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A: There are those who suspect Wildflower Center volunteers are the culpable and capable culprits. Yet, others think staff members play some, albeit small, role. You can torture us with your plant questions, but we will never reveal the Green Guru's secret identity.

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Ask Mr. Smarty Plants

Ask Mr. Smarty Plants is a free service provided by the staff and volunteers at the Lady Bird Johnson Wildflower Center.

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Please forgive us, but Mr. Smarty Plants has been overwhelmed by a flood of mail and must take a break for awhile to catch up. We hope to be accepting new questions again soon. Thank you!

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Saturday - August 16, 2008

From: Redding, CA
Region: California
Topic: Non-Natives
Title: Damaged non-native weeping willow in California
Answered by: Barbara Medford

QUESTION:

I have a weeping willow that has no leaves and branches seems to have turned brittle. I don't see any bugs or burrows on the tree. The type of willow I have is very common in this area, although I'm not sure of the exact type, although I know its not a curly leave. We have had a lot of smoke up here this summer and I'm wondering if this is a reaction to the bad air/lack of ultra violet rays and if I should prune it back in winter. In years past, this tree grew very quickly and was very green. I'm not sure if it has died or what? My friends who have other tree types, redwood/oaks, also have mentioned that their trees are doing strange things, like dropping excessive cones and leaves turning yellow. Any suggestions would be helpful.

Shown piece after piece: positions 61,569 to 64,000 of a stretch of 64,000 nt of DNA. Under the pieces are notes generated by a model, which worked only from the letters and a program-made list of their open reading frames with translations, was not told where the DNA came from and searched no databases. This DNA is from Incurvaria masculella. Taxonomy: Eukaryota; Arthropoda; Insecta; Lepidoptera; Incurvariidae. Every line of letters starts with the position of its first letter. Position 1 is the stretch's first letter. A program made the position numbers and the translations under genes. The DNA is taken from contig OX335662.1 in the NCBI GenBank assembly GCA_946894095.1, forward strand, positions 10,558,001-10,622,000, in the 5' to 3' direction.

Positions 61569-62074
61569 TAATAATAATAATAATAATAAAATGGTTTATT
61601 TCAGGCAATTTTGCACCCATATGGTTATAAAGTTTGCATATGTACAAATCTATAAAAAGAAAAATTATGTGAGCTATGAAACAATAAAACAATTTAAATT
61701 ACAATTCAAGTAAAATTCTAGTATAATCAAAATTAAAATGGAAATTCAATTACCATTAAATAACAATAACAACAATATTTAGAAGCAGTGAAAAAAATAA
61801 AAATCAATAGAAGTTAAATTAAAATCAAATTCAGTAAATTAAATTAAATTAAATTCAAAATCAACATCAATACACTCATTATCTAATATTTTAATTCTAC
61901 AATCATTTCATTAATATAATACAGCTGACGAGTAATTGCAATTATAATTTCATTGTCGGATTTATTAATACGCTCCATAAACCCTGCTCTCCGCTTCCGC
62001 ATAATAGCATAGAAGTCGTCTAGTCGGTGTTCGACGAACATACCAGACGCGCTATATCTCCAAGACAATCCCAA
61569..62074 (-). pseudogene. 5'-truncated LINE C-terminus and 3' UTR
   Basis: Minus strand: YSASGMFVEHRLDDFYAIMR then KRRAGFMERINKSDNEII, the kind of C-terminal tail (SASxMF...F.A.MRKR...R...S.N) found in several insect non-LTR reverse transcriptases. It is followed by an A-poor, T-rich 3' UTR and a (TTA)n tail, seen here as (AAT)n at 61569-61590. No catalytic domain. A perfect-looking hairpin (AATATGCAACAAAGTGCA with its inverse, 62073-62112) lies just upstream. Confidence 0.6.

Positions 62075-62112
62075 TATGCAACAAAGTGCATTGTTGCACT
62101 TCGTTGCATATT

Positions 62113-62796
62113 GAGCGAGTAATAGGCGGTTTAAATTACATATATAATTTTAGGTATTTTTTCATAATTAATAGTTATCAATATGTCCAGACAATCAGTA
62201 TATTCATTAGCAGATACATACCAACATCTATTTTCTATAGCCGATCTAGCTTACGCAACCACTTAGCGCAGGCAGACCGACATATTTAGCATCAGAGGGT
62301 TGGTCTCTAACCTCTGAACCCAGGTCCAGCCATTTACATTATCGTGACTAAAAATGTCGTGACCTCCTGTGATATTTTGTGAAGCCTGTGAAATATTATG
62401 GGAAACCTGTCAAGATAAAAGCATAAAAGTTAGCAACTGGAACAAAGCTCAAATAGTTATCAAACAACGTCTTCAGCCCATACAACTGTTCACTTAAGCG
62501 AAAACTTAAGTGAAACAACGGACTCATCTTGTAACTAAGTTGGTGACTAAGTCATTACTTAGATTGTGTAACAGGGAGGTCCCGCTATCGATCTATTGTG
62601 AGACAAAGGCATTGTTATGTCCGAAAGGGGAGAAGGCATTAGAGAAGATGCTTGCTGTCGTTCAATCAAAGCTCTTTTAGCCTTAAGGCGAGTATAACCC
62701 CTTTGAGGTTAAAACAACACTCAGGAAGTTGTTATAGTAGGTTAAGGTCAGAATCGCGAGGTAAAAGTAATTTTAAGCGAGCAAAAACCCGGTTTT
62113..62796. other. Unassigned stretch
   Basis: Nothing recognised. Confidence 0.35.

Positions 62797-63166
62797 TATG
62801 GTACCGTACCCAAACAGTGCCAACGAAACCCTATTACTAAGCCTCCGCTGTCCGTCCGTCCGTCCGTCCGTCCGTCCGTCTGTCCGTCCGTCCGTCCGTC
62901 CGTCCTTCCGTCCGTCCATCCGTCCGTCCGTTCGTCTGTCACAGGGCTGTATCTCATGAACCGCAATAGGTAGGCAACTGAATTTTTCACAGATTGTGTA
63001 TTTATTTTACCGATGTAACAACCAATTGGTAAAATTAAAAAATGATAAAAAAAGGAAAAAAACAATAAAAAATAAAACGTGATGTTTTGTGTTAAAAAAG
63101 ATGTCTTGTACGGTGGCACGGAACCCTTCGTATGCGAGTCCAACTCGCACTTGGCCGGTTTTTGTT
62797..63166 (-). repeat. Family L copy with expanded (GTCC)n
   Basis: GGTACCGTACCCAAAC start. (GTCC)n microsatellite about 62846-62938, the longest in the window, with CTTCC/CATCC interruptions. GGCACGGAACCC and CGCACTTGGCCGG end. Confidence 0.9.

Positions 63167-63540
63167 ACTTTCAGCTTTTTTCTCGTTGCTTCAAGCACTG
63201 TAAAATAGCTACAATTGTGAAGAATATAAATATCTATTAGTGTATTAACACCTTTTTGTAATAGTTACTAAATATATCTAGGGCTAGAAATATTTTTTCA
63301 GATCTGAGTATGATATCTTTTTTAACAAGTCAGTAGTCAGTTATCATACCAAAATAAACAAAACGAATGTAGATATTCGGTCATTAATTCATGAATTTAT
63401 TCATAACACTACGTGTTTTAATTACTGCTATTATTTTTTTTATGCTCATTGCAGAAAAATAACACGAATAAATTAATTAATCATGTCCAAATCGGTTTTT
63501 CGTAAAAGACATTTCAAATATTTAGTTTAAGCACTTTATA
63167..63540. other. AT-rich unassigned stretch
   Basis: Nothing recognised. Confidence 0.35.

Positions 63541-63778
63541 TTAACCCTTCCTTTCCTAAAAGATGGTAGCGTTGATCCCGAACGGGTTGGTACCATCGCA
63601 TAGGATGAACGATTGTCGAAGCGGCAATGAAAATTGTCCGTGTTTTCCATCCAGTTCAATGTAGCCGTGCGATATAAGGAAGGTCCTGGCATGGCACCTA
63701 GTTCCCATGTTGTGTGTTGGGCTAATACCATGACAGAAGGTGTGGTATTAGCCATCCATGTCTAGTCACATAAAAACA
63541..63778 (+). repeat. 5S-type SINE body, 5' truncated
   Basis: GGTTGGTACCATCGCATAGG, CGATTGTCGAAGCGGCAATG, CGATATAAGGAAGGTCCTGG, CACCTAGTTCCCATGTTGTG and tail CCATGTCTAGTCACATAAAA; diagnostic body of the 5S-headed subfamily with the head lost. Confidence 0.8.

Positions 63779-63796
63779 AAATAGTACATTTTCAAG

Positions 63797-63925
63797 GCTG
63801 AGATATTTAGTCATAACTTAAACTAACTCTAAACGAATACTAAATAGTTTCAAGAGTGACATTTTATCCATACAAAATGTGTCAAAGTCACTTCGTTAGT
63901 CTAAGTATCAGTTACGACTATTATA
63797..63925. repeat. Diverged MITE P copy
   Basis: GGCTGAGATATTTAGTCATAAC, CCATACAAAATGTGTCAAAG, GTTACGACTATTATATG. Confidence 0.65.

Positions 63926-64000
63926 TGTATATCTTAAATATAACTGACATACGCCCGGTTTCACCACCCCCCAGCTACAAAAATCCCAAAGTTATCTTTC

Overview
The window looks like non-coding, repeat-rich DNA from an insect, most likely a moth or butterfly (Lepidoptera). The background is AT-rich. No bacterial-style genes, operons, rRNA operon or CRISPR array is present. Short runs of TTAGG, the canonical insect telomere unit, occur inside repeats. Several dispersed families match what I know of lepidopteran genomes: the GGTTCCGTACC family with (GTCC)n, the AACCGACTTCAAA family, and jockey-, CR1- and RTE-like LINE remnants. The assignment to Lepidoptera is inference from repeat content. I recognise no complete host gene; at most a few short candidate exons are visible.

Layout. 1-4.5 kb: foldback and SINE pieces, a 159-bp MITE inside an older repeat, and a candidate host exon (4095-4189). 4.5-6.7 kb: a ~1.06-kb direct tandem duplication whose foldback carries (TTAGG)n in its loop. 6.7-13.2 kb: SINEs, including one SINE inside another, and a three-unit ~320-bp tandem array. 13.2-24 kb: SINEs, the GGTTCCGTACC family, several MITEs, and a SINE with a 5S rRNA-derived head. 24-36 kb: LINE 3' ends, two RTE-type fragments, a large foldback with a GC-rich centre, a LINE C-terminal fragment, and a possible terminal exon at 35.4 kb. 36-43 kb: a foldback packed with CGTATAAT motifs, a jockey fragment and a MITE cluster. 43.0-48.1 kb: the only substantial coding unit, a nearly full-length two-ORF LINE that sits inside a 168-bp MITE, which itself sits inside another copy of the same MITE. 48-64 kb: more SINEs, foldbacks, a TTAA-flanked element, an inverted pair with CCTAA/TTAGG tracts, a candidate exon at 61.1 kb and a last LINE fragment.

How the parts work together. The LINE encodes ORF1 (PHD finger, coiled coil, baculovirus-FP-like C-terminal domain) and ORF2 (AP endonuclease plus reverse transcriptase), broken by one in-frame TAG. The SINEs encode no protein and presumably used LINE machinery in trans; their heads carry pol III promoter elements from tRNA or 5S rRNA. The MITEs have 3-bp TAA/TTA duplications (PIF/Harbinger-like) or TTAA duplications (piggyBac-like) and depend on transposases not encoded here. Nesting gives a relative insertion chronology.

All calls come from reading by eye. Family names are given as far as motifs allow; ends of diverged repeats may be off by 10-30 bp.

ANSWER:

If it's not No. 1, "What's wrong with my weeping willow?" is right up there close to the top of most frequently asked questions to Mr. Smarty Plants. If you search on "weeping willow" in the Ask Mr. Smarty Plants section, you get thirteen possibilities. The problem is, the question is the wrong question asked at the wrong time. We wish that gardeners would ask "Should I plant a weeping willow?" BEFORE they purchase and plant it. Non-native to the United States, Salix x sepulcralis is a hybrid of a Chinese species (Peking willow) and a European species (white willow), and is said to grow in Zones 5 to 8 in the United States. It is weak-wooded, fast-growing and, therefore, short-lived. It has aggressive roots, can lift sidewalks and interfere with sewer lines, often growing on soil surface, making a problem with mowing. It is susceptible to a number of pests and diseases, and notorious for littering the ground beneath it. See this University of Florida Extension website on Weeping Willows for more information. Also, in case you think we're exaggerating, see this Q&A from North Dakota State University Extension on weeping willows.

We tend to agree with you that terrible fires in California recently could very well be causing the problems on your tree. The Salix x sepulcralis is considered a poor urban street tree, precisely because of pollution issues. Your location in north central California would certainly add credence to your idea. Not only would your trees and those of your neighbors have been dealing with wood smoke, but also with all the other possible pollutants from man-made structures that burned. Sadly, there is probably not much that can be done. You might try the thumbnail test, scraping away a thin bit of bark from some of the tree branches. If there is green underneath, the tree is still alive. If you want to retain the tree, we certainly wouldn't recommend doing any pruning on it until cooler weather, when it should be more dormant. In the meantime, giving it some extra water and watching for any possible diseases attacking the weakened tree might help it pull through. Then, you could try pruning away any branches that are obviously dead, and taking off some tops to take some of the strain off the roots in getting water and nutrients up to the top.

Because this is apparently a widespread problem, we would suggest you contact your University of California Shasta County Extension office. They should be aware this is going on, and if there are any cures, should be able to advise you.

 

 

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